If you are organizing a small business, you eventually are going to need to find a lawyer for your business. Like accountants, lawyers are indispensable aides for small business owners. A talented and well-respected business lawyer will offer you much needed help in all aspects of your business. It takes knowledge and experience to navigate the system and deal with zoning laws, trademark infringement, business incorporation, and general liability. Hiring a business lawyer gives you that valuable resource at a moments notice.
Consumers... click HERE to find a local professional through our friends at eLocal
The first general rule when hiring a business attorney is that if you are being sued, then it is too late. The purpose of hiring an attorney is to keep you and your business out of the courts. Once the legal process has started, usually with a summons, the attorney is now limited in what he or she can do for you. The focus at that moment is strictly on problem resolution and damage mitigation. Attorney fees increase dramatically the minute they step foot into the court room. It is much more economical to find a lawyer for your business that can keep you out of court rather than to hire one once you are already in court. The amount of money in small business attorney fees that you will pay to keep yourself out of trouble will be far less than what you will have to pay when you are actually in trouble.
Fees are higher for larger and well respected firms. These large firms have a larger overhead to consider, and therefore they charge higher hourly rates. Although they are more expensive, large firms have some important advantages. Over the last few decades, the practice of law has become increasingly specialized. It is very hard for a single business lawyer to be an expert in every aspect of business law. Filing lawsuits, negotiating business deals, filing for patents, and terminating boisterous employees all require a level of competence that is difficult for a sole practitioner to possess.
By choosing to be represented by a large firm, you have access to a number of experts in each facet of business law. These larger firms have separate divisions that deal with intellectual property, incorporation, product liability, human resources, contracts, and any other area of the law. These big firms also have more negotiating clout. A written legal memorandum from a firm with offices in 20 states is much more powerful than a letter written by sole practitioner whom might not even be licensed to practice in the state where the letter is being sent. Less obviously, these large firms provide a networking opportunity as they can lend their name to give you an added degree of recognition.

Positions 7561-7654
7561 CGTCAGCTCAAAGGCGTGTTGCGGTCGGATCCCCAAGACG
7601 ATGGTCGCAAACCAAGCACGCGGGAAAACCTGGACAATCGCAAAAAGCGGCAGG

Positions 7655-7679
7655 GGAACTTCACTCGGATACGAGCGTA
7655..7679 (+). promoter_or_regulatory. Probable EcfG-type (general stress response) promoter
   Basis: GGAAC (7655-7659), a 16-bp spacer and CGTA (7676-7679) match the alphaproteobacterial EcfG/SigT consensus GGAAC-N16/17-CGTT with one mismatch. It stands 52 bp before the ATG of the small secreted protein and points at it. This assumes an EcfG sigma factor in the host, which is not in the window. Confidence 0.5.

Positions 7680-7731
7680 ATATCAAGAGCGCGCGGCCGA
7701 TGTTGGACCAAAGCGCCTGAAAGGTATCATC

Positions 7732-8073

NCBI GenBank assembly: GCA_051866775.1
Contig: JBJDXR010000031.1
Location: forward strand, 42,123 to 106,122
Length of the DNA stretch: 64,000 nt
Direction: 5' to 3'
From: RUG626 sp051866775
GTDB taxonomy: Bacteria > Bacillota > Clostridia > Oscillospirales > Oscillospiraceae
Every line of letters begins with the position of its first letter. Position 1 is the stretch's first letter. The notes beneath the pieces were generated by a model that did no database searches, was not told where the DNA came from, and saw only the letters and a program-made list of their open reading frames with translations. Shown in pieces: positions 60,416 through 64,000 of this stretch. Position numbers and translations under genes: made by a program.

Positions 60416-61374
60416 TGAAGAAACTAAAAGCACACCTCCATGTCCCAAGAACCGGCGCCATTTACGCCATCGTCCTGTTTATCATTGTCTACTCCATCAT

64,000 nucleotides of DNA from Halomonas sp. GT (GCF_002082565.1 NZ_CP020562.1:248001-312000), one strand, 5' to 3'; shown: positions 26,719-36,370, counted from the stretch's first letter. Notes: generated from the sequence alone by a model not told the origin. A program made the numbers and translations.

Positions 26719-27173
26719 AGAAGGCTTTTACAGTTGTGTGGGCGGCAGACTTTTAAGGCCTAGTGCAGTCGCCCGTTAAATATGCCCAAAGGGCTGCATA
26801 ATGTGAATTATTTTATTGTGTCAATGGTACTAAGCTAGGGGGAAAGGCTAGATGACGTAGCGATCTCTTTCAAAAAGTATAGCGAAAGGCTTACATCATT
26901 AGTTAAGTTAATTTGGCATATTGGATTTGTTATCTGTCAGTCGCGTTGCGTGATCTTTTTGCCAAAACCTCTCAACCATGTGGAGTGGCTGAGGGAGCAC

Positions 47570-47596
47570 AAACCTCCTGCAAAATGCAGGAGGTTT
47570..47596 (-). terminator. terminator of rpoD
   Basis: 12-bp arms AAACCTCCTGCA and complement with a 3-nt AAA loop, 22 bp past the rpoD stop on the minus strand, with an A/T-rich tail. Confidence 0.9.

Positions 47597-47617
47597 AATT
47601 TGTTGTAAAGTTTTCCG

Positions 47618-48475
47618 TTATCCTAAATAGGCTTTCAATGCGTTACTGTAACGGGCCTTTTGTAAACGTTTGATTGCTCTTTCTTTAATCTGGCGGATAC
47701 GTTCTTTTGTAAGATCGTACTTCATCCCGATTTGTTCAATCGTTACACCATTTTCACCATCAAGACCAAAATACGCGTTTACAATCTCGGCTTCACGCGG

When it is time for you to find a lawyer for your small business, you should start first by asking for referrals. It is a good idea to ask people in the legal profession for these referrals, because lawyers know which peers are qualified attorneys, and which are not. When you have gathered some names to consider, request a list of their clientele so you can determine if their firm has experience representing businesses similar to yours. Ask for references, and contact them to discuss their experiences with the firm. You should also go the American Bar Association website to make sure that the firm you are considering has a good reputation and are in good standing in your community. Towards the end of the process, arrange a personal meeting with members of the firm you are considering to gauge whether there is enough rapport to build a successful working relationship. Using price as a determining factor is dangerous. The best corporate lawyers are in a position to charge more for their services. They are also the most likely to keep you out of expensive legal entanglements, which in turn will result in big savings to your bottom line and your business reputation.